A USGA NEWS release arrived last week announcing that James F.Vernon of Pasadena had been nominated to be the next president of golf's governing body. This was pretty big news, especially considering that the coming year could include an unprecedented USGA ban on U-grooves that, if implemented, will set a regulatory precedent by rolling back previously approved equipment and eventually impact every golfer on the planet. Yet no one in the golf world seemed to care.
Vernon's nomination failed to generate a single link at any of the major golf websites. Nor did it rate a mention in most American newspapers of note. By contrast, the day before the Vernon news, the USGA and R&A announced a yawner of a rule change—beginning in 2008 a golfer will be allowed to lift a ball, for purposes of identification, in a bunker or a water hazard—and the story was picked up internationally by the papers and on the Web.
In an online posting I wondered if the apathy toward Vernon was a sign that the group responsible for the rules of golf, equipment testing, turfgrass research and the operation of 13 national championships had become irrelevant in the eyes of golfers and the media. In response one prominent journalist e-mailed me this: "In two years some other clown will be in charge—another lawyer with multiple private-club memberships who is wholly out of touch with the rank and file and real-world scenarios."
Admittedly, the USGA has made it tough for golfers to get behind the organization. It has discontinued its classy magazine, butchered U.S. Open setups, imposed corporate sponsors on the U.S. Open and failed to please any side in the technology debate. Problem is, golf still needs a relevant and respectable USGA, especially with so much at stake in the coming years.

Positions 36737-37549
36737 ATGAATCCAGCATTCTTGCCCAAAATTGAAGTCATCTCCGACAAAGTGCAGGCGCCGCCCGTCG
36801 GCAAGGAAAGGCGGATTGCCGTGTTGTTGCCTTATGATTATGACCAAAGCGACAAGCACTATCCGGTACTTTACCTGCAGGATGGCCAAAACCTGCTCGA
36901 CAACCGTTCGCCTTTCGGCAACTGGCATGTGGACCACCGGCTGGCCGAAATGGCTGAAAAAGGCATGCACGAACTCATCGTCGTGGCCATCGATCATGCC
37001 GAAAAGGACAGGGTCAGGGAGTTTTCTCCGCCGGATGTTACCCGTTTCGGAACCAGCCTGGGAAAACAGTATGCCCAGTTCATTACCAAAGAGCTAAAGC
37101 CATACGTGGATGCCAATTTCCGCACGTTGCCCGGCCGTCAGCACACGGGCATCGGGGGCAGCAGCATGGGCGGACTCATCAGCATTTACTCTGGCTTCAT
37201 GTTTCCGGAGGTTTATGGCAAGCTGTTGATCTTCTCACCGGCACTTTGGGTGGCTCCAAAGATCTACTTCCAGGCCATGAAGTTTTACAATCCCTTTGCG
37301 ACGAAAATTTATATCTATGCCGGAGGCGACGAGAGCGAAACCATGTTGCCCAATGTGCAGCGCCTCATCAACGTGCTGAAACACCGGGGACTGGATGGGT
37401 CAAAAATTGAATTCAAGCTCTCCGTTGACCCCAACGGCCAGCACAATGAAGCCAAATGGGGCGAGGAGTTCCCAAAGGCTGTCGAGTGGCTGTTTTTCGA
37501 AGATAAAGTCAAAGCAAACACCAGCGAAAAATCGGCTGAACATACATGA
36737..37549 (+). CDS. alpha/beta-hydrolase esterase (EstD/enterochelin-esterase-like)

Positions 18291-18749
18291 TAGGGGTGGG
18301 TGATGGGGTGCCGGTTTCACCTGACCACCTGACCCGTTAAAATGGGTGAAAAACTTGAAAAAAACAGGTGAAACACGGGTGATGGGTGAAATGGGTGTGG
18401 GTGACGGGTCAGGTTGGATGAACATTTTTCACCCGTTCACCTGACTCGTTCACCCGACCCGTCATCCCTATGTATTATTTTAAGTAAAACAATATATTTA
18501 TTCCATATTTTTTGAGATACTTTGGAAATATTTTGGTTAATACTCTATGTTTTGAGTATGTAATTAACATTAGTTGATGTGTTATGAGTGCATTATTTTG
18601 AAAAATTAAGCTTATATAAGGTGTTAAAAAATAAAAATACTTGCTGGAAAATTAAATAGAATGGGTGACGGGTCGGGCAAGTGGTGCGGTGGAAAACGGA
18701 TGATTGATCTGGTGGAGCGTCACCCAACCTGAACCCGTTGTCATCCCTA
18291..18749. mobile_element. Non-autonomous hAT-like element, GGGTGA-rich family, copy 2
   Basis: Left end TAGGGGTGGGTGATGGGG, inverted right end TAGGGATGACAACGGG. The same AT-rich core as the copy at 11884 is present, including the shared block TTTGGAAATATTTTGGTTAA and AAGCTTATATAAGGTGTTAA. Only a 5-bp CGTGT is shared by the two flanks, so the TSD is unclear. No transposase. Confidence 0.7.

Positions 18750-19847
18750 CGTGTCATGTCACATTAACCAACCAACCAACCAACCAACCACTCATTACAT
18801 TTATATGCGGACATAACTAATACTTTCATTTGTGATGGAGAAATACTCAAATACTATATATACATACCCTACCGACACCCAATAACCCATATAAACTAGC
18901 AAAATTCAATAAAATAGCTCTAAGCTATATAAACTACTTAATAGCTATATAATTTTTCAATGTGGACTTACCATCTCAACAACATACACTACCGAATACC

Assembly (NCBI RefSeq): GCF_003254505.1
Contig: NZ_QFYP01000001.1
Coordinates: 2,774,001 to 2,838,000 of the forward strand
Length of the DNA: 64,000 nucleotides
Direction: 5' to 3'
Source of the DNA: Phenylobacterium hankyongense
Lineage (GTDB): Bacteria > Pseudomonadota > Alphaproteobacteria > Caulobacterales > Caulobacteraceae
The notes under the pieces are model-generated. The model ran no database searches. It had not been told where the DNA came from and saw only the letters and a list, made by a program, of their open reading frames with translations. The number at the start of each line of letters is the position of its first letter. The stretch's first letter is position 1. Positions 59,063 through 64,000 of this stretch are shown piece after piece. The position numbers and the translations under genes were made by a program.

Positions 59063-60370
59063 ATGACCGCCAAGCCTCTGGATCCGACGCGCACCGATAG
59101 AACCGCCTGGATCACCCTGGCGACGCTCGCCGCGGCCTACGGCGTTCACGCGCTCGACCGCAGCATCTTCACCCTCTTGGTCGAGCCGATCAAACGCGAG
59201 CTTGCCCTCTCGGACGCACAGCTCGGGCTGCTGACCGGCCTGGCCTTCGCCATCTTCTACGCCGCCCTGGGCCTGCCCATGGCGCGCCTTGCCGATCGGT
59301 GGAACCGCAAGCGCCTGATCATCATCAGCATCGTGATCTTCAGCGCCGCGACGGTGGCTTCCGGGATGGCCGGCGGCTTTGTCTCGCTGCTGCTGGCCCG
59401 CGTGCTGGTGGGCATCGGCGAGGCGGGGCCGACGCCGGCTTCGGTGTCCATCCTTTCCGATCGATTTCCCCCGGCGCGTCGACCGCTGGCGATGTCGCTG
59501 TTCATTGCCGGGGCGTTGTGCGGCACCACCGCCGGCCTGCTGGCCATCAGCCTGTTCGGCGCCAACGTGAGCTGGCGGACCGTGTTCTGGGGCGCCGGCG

November 12, 2007
Thankfully, Jim Vernon may be the right guy to begin a turnaround.
To be sure, his bio is chocka-block with the prerequisites in which only elitists or blue bloods longing for an earlier century put stock: the prominent middle initial, the residence in a WASP haven, the law degree from Stanford and the memberships at two swank clubs (Lakeside Golf Club in Burbank, Calif., and Monterey Peninsula Country Club at Pebble Beach). But also buried in that bio is hope. After all, he left the legal profession to run the family business (Frank Vernon Diamond Brokers) and serve countless hours as a volunteer for his regional golf association (Southern California GA). And unlike the past two USGA presidents, he is not part of the Augusta National good ol' boys network.
The modest Vernon also looks to be a welcome contrast to Walter Driver, an aloof BlackBerry addict who was caught by SI cameras at this year's thrilling British Open taking a peek at his PDA while Sergio García's bid for a winning par slipped past the 72nd hole. Not exactly tough shoes to fill.
Many people who have met Vernon believe he is the one person who can fix many of the USGA's problems and do what's best for the game. And if he succeeds, maybe someone will actually notice that he's on the job.
Geoff Shackelford is the author of The Future of Golf. He blogs at geoffshackelford.com.
by JAMES P. HERRE
There are now two PGA Tours, one for elite players and one for everyone else.
Calendar girl Natalie Gulbis is rebranding herself as a competitor
EYE CANDY + FIRST WIN + MARKETING GURU √∑ ANNA KOURNIKOVA - SWIMSUITS = GAME-FACE BARBIE
Vernon could turn out to have the right touch at a critical time.